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Dniester region gets 3rd tranche of Russia’s financial aid

December 08, 2011, 22:51 UTC+3

This is the last tranche of a package of aid totaling 300 million rubles that Moscow allocated in 2011

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TIRASPOL, December 8 (Itar-Tass) – Moldova’s much-troubled breakaway Dniester region /aka Transdnestria in the West/ has received a third tranche of financial aid from Russia in the amount of 100 million rubles /USD 1=RUB 31.5/.

The press service of the unrecognized Dniester Republic’s parliament said this is the last tranche of a package of aid totaling 300 million rubles that Moscow allocated in 2011.

The Dniester authorities hope Russia will grant aid next year, too. An appeal the republic’s MPs sent to the State Duma, the lower house of Russian parliament, said: “The Russian humanitarian project became vital for the socially insecure groups of the population.”

“For the past four years, Russian aid has helped alleviate the social burdens and tension in the Dniester region,” the parliament said.

The regional budget will run into a huge deficit next year, as its revenues will cover only a half of spending, the statement said. A similar situation is taking shape in the Pension Fund and the size of minimum pension will stand at a mere 50% percent of the subsistence wage.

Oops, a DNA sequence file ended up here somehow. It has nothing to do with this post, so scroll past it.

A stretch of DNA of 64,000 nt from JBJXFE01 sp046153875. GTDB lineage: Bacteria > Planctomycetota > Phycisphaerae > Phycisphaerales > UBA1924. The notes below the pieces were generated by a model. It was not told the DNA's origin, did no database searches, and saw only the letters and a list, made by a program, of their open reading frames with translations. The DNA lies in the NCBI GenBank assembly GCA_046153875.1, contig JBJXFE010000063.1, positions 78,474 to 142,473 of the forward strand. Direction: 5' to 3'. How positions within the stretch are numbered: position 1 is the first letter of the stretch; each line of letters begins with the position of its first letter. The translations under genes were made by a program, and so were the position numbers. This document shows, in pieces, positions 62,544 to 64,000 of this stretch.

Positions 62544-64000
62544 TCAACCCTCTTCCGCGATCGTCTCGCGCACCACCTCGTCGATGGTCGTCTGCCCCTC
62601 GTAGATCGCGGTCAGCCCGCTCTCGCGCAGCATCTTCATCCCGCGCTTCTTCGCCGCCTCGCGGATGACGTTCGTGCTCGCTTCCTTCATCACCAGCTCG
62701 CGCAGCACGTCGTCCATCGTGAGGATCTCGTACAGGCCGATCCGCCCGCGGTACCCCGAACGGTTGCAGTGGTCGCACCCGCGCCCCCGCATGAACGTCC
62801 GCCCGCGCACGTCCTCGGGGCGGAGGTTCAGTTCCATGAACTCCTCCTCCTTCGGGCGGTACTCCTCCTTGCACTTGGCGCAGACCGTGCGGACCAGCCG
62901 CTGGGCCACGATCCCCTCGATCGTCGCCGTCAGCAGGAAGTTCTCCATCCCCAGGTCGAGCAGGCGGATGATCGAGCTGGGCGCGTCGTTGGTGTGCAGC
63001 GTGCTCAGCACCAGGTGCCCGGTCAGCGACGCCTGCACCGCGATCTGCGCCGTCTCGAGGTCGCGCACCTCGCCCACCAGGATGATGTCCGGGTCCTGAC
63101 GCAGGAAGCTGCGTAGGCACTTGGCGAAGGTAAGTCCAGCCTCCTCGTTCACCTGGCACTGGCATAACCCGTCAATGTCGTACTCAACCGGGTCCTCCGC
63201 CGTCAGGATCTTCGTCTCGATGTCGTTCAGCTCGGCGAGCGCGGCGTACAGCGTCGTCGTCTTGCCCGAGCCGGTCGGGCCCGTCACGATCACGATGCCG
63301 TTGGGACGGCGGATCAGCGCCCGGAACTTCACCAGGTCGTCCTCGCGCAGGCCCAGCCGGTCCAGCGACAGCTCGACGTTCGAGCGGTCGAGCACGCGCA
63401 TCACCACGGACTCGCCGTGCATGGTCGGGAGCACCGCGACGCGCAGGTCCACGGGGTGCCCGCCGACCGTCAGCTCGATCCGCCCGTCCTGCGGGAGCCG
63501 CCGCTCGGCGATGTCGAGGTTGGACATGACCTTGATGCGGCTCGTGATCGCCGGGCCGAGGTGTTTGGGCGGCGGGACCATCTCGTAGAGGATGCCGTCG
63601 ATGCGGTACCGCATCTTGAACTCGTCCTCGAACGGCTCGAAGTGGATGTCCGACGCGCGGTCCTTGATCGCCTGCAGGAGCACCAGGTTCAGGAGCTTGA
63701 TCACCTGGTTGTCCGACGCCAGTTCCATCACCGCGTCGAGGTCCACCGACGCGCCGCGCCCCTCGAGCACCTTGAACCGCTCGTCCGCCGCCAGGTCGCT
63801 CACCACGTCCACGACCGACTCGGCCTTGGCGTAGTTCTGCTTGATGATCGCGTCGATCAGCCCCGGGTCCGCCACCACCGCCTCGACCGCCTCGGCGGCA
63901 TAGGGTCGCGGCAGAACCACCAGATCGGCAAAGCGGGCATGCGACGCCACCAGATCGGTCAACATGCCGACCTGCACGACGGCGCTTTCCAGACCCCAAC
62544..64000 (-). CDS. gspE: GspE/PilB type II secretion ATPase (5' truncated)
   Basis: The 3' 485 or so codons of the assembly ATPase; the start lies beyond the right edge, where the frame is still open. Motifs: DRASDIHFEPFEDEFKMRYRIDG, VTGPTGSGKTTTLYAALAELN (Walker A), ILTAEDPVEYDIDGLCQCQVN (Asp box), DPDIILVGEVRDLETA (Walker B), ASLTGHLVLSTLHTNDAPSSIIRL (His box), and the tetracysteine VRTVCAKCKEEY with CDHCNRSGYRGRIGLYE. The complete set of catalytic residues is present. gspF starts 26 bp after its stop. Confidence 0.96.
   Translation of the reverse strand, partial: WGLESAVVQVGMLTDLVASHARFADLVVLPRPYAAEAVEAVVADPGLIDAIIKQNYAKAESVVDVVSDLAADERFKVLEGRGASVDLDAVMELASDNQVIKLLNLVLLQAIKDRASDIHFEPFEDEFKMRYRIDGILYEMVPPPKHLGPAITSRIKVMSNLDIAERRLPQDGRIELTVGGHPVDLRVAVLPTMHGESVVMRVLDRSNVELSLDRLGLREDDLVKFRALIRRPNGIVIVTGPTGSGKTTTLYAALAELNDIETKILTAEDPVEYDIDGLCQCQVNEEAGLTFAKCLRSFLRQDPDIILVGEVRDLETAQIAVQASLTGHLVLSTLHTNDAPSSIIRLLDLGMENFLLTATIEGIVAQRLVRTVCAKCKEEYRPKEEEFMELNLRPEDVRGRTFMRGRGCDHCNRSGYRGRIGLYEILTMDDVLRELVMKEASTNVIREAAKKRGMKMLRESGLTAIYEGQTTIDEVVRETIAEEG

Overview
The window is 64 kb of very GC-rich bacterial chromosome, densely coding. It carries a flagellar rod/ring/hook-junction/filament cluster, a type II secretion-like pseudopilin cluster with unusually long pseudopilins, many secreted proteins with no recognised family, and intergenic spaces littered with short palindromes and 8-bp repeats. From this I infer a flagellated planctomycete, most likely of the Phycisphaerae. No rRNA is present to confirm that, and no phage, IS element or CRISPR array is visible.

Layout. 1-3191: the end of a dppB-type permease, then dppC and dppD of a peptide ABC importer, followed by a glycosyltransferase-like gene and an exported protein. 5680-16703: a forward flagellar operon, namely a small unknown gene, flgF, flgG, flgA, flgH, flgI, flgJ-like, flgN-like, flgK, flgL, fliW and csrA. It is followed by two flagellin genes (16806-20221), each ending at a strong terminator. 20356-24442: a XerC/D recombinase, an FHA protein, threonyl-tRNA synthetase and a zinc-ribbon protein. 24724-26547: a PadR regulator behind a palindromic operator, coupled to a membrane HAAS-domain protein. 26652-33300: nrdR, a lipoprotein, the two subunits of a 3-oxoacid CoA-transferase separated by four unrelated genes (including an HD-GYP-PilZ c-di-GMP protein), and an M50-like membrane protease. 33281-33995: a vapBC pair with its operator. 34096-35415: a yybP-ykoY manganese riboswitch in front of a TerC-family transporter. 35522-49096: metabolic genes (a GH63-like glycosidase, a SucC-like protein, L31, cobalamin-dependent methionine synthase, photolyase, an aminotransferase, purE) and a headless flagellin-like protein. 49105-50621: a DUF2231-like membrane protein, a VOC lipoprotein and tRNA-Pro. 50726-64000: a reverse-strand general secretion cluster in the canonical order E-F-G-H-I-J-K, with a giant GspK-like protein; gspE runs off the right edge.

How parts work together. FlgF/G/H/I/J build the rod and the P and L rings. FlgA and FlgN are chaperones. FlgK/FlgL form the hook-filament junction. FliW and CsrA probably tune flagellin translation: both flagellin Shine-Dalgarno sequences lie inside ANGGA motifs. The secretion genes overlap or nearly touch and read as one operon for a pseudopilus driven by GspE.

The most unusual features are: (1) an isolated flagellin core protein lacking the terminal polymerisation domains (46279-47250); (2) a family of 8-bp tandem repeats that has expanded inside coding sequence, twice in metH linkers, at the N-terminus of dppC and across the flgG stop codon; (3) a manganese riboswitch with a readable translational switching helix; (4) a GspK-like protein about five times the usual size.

Russia launched a humanitarian project to aid the Dniester region in 2007 after an appeal of the Obnovleniye /Renovation/ party’s parliamentary faction to the State Duma.

Remittances of Russian aid to the unrecognized republic, the predominantly non-Moldovan population of which has been seeking independence and state sovereignty since 1991, have exceeded 2 billion rubles since the start of the project.

The monies have been mostly distributed as soft loans to the farming sector and the farmers used them for an overhaul of machinery and equipment, as well as for planting new gardens.

The monies repaid by the farmers today are given out anew in the form of loans.

The issuance of aid was suspended for some time in 2010 in the aftermath of reports on possible swindling with the financial resources coming from Russia. However, it was resumed after the Dniester authorities managed to prove they were using the aid precisely for the designated purposes.


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